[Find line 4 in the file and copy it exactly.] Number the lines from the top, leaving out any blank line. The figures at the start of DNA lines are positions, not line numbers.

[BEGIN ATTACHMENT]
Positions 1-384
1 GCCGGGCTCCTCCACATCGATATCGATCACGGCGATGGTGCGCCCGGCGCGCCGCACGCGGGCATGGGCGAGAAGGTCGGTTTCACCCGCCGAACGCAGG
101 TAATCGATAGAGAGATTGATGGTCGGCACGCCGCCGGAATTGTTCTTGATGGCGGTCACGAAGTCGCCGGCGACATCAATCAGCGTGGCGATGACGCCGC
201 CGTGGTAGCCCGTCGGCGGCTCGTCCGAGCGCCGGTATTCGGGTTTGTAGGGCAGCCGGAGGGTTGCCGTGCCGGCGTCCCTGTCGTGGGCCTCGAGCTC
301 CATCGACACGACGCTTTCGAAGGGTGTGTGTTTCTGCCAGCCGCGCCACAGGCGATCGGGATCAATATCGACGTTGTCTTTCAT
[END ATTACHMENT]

201 CGTGGTAGCCCGTCGGCGGCTCGTCCGAGCGCCGGTATTCGGGTTTGTAGGGCAGCCGGAGGGTTGCCGTGCCGGCGTCCCTGTCGTGGGCCTCGAGCTC